Exploring The Different Types Of Post Traumatic Stress Disorder (PTSD)

Last Update on September 30, 2022 : Published on October 1, 2022
Post Traumatic Stress Disorder

Post-traumatic stress disorder (PTSD) is a psychological condition that falls under anxiety disorders. PTSD was first found in war veterans and after studying the symptoms of PTSD it was announced that anyone who goes through a stressful or traumatic experience may develop a stress disorder known as post-traumatic stress disorder.

Post Traumatic Stress Disorder (PTSD) Definition;

Post-Traumatic stress disorder (PTSD) is a mental health condition that takes place after an individual has experienced or witnessed a physically and mentally damaging & terrifying incident. PTSD can be classified by symptoms like intensely disturbing thoughts about the traumatizing incident, nightmares, flashbacks, and anxiety & panic episodes caused by these symptoms.

Did you know Post-traumatic stress disorder (PTSD) was initially known as shell shock and battlefield fatigue syndrome? It was called so because back then PTSD was most commonly seen in people who had returned from war.

Long after PTSD was officially considered a mental health disorder, mental health experts found various other reasons for someone to be traumatized and develop PTSD. with the help of that information and some more research, PTSD was divided into various types.

In this blog, we will explore all the different types of post-traumatic stress disorder!

List Of Different Types Of PTSD (Post Traumatic Stress Disorder)

There are mainly four different types of post-traumatic stress disorder, along with these there are two stress disorders that have a high possibility of converting into post-traumatic stress disorder or might ever serve as the initial stage of PTSD.

Let’s have a look at all these types of PTSD, beginning with the stress disorders that might transition into PTSD;

1. Normal stress response

Mental health experts say that in many cases a normal stress response can be the very beginning stage of post-traumatic stress disorder. But not every case of normal stress response results in PTSD.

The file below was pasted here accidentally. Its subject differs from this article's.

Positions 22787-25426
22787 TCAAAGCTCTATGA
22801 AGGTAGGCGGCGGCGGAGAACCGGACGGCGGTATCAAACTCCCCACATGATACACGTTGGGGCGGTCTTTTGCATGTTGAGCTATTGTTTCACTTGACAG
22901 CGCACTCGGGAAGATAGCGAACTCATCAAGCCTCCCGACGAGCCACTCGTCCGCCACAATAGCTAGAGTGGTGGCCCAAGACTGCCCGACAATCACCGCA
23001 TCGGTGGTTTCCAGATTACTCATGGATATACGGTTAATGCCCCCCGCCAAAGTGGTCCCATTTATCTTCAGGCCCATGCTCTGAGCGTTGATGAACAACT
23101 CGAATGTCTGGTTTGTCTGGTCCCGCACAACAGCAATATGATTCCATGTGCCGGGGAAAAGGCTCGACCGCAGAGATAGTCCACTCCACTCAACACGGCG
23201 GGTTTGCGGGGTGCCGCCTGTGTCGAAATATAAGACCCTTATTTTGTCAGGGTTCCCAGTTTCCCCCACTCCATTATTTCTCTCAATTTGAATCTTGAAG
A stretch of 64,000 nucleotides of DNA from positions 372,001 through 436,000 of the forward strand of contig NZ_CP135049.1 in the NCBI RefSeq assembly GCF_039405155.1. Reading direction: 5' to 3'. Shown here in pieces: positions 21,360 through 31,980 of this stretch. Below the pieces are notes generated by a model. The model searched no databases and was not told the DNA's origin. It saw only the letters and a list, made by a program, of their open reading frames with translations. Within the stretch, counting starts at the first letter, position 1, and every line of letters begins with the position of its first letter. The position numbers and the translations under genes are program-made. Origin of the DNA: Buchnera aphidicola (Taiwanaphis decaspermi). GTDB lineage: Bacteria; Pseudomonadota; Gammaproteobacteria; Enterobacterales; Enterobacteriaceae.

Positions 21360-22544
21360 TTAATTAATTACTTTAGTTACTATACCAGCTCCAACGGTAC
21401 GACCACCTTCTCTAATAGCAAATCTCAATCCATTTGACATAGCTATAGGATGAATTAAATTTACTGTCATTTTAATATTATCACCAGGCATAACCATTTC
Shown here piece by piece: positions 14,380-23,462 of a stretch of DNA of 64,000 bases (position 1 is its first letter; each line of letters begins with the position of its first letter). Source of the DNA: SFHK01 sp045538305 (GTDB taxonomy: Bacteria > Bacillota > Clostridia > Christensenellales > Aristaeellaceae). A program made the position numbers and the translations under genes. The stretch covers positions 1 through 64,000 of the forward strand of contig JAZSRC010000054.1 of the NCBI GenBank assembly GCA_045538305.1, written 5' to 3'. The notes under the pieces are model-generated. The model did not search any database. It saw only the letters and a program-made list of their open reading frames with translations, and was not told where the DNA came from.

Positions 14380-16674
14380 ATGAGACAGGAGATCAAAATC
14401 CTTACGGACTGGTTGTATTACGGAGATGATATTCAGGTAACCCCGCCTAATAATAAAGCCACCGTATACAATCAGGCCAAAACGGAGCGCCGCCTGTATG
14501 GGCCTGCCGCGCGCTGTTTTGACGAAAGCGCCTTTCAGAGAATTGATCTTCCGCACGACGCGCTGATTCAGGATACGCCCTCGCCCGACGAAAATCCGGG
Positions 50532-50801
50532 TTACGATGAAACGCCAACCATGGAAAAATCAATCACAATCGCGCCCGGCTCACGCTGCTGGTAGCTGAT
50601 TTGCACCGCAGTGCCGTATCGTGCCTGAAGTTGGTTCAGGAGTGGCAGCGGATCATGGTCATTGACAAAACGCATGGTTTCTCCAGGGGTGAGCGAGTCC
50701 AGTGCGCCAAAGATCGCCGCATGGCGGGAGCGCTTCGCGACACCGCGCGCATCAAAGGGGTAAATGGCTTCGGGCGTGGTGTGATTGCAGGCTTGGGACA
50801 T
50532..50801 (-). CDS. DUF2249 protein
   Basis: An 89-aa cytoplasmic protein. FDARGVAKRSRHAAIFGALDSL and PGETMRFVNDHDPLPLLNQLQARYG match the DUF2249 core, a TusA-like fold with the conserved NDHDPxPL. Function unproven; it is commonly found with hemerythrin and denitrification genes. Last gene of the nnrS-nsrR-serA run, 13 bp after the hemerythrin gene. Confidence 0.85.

In a normal stress response, your flight and fight response is activated, this response of the body will either make you avoid the trigger, or face it. Some common triggers of the normal stress response are accidents, illness, injuries, etc. provided you have had a similar stressful experience.

The normal stress response is short-lived but in some unfortunate cases, it might turn into PTSD.

2. Acute stress disorder

Acute stress disorder develops after an individual has been through a traumatic experience. The symptoms of acute stress disorders can be seen as early as 3 days after the incident or as late as a month after the incident.

The kind of people who develop acute stress disorder is completely dependent on the type of trauma they have experienced and how differently resilient each individual is. The chances of acute stress disorder turning into PTSD are quite high, if not treated in time.

Acute stress disorder needs to be taken care of, it won’t go away with time. With proper care, you can stop acute stress disorder from developing into post-traumatic stress disorder.

These two conditions are not a type of post-traumatic stress disorder but can make an individual develop PTSD, therefore it is important to know about these two conditions along with the four main types of PTSD.

The Four Main Types Of PTSD